The 17-year-old becomes the first openly gay active male British professional soccer player, and said he hoped to become a role model for others.
LONDON, May 16 (Reuters) - Blackpool forward Jake Daniels announced on Monday that he is gay, becoming the first active male British professional soccer player to do so since the late Justin Fashanu in 1990.
The 17-year-old told Sky Sports television his team mates at the second tier (Championship) club had been supportive of his groundbreaking move and he hoped to become a role model for others.
Daniels said he had been thinking for a long time about how to tell his story, and living a lie had been affecting his mental health.
"For a long time I've thought I would have to hide my truth because I wanted to be, and now I am, a professional footballer. I asked myself if I should wait until I've retired to come out. No other player in the professional game here is out," he said.
"However, I knew that would lead to a long time of lying and not being able to be myself or lead the life that I want to."
Daniels said his mother and sister had reacted by saying "yeah, we already knew" and he had received many supportive messages.
"The day after I told my mum and sister, we played Accrington (under-18s) and I scored four goals, so it just shows how much of a weight off the shoulders and what a massive relief it was," he added.
Fashanu, who played for the England under-21s and in the top flight with Norwich City and Nottingham Forest, was Britain's first million pound ($1.23 million) Black player.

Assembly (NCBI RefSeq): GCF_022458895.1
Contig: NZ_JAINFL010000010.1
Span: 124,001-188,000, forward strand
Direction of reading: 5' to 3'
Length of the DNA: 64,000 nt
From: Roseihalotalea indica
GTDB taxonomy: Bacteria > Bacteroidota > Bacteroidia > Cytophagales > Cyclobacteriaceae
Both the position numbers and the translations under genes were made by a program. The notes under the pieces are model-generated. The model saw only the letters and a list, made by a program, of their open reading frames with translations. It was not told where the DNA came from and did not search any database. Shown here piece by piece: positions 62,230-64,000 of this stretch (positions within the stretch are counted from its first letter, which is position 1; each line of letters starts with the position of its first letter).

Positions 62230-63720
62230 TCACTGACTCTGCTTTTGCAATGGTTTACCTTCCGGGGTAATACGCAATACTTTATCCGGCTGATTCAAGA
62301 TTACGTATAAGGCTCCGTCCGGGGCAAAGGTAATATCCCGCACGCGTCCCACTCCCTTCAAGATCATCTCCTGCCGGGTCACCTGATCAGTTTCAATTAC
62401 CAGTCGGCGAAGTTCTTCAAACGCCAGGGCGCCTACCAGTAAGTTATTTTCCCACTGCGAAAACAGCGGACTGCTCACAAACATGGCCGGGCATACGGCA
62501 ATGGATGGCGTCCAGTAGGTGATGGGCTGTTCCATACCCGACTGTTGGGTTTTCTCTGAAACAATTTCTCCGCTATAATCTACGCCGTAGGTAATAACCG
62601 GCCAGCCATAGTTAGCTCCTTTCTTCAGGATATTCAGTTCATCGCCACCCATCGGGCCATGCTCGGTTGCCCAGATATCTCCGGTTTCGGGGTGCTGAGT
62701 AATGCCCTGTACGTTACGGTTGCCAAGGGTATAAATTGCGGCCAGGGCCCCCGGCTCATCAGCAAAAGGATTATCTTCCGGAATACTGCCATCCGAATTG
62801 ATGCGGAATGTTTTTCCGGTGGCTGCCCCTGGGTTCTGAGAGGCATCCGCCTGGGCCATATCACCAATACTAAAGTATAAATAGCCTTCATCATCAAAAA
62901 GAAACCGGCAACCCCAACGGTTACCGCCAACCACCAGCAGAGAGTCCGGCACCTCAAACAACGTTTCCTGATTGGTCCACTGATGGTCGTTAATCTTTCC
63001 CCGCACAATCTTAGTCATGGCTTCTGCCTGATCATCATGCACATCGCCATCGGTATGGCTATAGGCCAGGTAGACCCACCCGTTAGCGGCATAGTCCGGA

He came out late in his career and hanged himself in 1998, aged 37.
There is still no openly gay player in the Premier League.
"The subject of being gay, or bi or queer in men's football, is still a taboo. I think it comes down to how a lot of footballers want to be known for their masculinity," said Daniels.
"People see being gay as being weak, something you can be picked on for on the football field. Of course I am aware that there will be a reaction to this and some of it will be homophobic, maybe in a stadium and on social media.
"The way I see it is that I am playing football and they are shouting stuff at me, but they are paying to watch me play football and I am living my life and making money from it. So shout what you want, it's not going to make a difference."
($1 = 0.8147 pounds)
(Reporting by Alan Baldwin, editing by Ken Ferris)
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